We are increasingly asked about virtual reality which spurred us to think seriously about how it relates to sensory experience and the potential for this emerging group of technologies. How can sensory design be used to improve the overall VR experience?
Reality itself is essentially virtual: it's what our brain tells us is real from the received sensory inputs. So it follows that true immersive VR needs to pay attention to all of the senses.
VR headsets from the likes of Oculus, Samsung and others have been getting a lot of attention. The technology is progressing at a pace, but, with the exception of a few prototypes, they focus on our ability to SEE and HEAR the world around us. The bulky gear almost entirely covers the face, concentrating on these senses, obscuring and confusing others and even contributing to motion sickness. It’s worth considering whether this is the ‘reality’ you want your customers to associate with your brand.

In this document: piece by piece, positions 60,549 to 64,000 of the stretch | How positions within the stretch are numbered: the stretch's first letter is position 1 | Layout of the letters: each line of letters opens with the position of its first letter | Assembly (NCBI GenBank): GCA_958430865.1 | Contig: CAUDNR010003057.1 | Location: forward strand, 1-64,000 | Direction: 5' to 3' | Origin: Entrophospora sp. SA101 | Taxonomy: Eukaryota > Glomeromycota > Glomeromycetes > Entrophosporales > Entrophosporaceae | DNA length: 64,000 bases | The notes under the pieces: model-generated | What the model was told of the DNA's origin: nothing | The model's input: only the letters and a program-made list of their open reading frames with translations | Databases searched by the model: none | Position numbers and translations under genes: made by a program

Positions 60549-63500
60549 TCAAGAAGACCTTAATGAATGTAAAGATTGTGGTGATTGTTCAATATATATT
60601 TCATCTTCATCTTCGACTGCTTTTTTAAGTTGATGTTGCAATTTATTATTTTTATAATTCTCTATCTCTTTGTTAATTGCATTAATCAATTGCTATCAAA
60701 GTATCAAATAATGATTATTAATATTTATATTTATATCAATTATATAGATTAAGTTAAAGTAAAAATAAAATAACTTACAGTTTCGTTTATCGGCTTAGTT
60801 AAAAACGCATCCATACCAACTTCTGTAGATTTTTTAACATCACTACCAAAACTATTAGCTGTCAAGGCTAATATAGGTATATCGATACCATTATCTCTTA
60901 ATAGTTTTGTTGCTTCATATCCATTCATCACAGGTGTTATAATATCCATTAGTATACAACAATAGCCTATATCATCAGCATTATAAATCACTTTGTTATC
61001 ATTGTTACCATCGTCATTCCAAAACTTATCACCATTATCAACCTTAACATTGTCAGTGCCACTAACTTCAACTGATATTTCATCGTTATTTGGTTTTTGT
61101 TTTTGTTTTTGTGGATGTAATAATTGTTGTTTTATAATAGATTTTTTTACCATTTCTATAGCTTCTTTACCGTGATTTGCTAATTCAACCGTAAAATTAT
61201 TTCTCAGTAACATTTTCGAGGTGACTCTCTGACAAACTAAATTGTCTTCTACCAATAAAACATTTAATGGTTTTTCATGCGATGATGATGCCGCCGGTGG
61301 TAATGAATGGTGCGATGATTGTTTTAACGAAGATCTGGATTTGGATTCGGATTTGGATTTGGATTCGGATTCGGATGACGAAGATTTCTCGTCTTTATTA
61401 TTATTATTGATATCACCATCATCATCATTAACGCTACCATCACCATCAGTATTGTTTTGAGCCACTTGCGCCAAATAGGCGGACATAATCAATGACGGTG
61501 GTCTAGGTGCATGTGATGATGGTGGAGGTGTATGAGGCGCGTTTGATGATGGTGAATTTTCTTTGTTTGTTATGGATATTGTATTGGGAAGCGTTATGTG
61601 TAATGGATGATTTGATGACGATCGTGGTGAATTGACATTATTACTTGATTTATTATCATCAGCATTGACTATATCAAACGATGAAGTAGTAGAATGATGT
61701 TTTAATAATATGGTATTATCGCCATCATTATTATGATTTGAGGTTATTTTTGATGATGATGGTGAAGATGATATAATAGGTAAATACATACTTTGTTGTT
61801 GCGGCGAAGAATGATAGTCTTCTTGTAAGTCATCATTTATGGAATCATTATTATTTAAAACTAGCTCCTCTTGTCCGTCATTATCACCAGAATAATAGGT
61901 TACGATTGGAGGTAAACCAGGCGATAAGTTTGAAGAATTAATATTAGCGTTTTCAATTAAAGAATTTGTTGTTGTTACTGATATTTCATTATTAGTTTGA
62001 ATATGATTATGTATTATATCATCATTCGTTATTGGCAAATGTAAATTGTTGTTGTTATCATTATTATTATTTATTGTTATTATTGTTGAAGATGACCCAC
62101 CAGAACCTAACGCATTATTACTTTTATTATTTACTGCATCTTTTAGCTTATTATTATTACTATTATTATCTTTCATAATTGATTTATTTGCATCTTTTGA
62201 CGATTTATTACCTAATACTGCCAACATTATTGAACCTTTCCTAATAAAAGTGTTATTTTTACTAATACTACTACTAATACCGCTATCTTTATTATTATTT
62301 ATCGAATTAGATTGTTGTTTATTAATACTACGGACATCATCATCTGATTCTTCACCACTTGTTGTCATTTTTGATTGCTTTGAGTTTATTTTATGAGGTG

Smell, taste, touch, temperature, balance, wind, perception of depth and many lesser known senses contribute to an engaging experience. And the technology for these seems a long way off.
At Vetyver, authenticity is important to us and when considering VR for a project, this is at the forefront of our thoughts.
The best examples of VR go beyond the video game extension style headset. They harness the power of technology to tell a story and are not led by it. Good VR draws on the qualities which are important for us in all our work be this storytelling, sound design, scent and the way that all of them combine. To give a couple of examples, this installation from Nick Ryan is truly transportative in two senses of the word. And The Guardian have cleverly used a deceptively simple VR experience of a prison cell to accentuate artful sounds design and storytelling.
Is VR the right choice? You want to create moments of joy for your customers which are authentic, memorable and in tune with your brand values. In any situation, be this shop, exhibition or in bar experience, you want your customers completely emerged in your brand and your values. Is a headset experience doing this? There is a danger of you becoming a shop window for the hardware.